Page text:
And, certainly, if sins can alienate a people from God, and God from a people, we have cast ourselves miserably aloof from him; for, which of his commandments, have we not shamefully violated? Woe is me, how is our patient God affronted by us every day! by our atheous profaneness; by our frequent oaths and blasphemies; by our wilful disobediences; by our pride, excess, drunkenness, uncleanness, usury, cozenages, oppressions, lying, slanderous de tractions as if we would utterly cashier the ninth commandment out of the Decalogue! Yea, what evil is there under heaven, that we can wash our hands of?

But, withal, we are so much the further off from God, by how much we either were or should have been nearer. Of a people, that knew not God, that could not know him, no other could be expected. Had we had the Gospel of the Kingdom locked up from us, and been kept hood-winked from the knowledge of his royal Law; the times of such ignorance God had not regarded: but now, that we have had so clear a light of God's truth shining in our faces; and such importunate solicitations from God, to reclaim us from our wicked ways, by his messengers, rising early and suing to us; and yet have, as it were, in spite of heaven, 'continued and aggravated our wickednesses, alas, what excuse is there for us?. how can we do other than lang down our heads, in a guilty confusion: and expect a fearful retribution, from the just hand of God?

Thus have we done to God: and, whilst we have gone away from him, hath he done other to us? Hath he not given too just testimonies of withdrawing his countenance from us Hath he not, for these many years, crossed us in our public designs, both of war and peace? Hath he not threatened to stir up evil against us, out of our own bowels? Nay, which is worse than all this, hath he not given us up to a general security, obduredness, and insensibleness of heart; so as we do not feel either our own sins, or our dangers, or relent at all at his judgments?

Alas, Lord, thou art too far off from us; and we have desérved it: yea, we have too well deserved, that thou shouldest turn thy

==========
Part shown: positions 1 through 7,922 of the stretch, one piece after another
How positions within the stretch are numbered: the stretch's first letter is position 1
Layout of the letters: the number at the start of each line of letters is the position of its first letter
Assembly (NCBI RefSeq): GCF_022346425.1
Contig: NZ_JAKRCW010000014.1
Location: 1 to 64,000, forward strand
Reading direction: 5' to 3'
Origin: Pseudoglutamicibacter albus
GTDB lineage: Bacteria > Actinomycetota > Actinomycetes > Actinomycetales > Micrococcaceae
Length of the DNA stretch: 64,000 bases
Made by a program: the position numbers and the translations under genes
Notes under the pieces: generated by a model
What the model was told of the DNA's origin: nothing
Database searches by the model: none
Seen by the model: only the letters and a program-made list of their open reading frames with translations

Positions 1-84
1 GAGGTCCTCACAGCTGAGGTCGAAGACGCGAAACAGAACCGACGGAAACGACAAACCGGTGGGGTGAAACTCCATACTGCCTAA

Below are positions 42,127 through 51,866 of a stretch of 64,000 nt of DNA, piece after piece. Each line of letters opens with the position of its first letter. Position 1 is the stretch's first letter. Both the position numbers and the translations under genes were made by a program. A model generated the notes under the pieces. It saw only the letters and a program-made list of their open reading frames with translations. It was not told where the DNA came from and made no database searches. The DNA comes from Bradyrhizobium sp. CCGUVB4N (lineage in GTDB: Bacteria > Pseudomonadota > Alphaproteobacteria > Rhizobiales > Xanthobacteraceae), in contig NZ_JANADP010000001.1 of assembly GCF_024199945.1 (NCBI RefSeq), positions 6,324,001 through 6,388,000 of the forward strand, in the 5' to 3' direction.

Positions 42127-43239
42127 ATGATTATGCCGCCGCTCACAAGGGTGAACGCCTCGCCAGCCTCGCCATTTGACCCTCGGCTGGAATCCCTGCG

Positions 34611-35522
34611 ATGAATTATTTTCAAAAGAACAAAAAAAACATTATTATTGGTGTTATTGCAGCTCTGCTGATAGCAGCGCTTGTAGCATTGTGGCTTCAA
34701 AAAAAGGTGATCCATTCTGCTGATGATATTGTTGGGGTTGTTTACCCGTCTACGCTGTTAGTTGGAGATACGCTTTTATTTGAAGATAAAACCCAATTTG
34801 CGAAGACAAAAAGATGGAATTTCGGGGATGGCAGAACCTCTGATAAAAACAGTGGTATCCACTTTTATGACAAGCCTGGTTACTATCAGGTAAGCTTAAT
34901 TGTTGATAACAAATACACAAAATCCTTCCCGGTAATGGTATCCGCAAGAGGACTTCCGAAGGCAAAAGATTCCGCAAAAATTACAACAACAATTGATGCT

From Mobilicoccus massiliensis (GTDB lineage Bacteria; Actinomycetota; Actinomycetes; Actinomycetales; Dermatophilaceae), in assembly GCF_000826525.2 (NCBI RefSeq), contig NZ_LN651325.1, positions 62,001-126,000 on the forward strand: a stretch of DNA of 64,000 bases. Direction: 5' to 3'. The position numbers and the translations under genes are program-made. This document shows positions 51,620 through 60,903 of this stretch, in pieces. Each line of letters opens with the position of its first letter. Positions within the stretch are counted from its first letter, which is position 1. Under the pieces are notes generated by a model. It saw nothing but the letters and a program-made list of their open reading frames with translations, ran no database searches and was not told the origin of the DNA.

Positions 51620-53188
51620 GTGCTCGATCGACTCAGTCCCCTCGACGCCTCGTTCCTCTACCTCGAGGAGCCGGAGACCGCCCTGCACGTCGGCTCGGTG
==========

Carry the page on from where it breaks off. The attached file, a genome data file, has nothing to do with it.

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face away from us for ever; that thou shouldest draw near to us in thy vengeance, who have so shamefully abused thy mercy.

But, what shall we say? whatsoever we be, we know thou wilt be ever thyself; a God of mercy and compassion, long-suffering, and great in kindness and truth. So bad as we are, could we have the grace to draw nigh to theè in an unfeigned repentance, thou wouldst draw nigh to us in mercy and forgiveness: could we tur away from our sins to thee, thou wouldst turn away from thy judgments to us. Lord, what can we do to thee, without thee on, do thou draw us unto thee, that we may come. Do thou enable us to draw nigh unto thee, upon the Feet of our Affections, upon the Hands of our Actions, upon the Knees of our Prayers; that so thou mayest draw nigh to us in thine Ordinances, in thine Audience, in thy Grace and Mercy, in thine Aid and Salvation. All this for thy mercy sake, and for thy Christ's sake: To whom, with thee, O Father, and thy good Spirit

, One Infinite God, be given all praise, honour, and glory, now and for ever. Amen.







EPH. iv. 30.

And grieve not the Holy Spirit of God, by which ye are sealed to the

day of Redemption. IT was a rule of some wise heathen of old, That he was a great master of morality, that had learned to govern his tongue, his gut, his concupiscence; these three: and, well might it be so, when Christianity hath so far seconded it, as that the Spirit of God hath singled out one of these for a trial of the rest; He, that offends not with his tongue, is a perfect man; James iii. 2: so as that triplicity is reduced to an unity. And, indeed, if a man have attained to an exact government of this loose and busy film, which we carry in our mouths, it is a great argument of his absolute mastership over himself in the other particulars.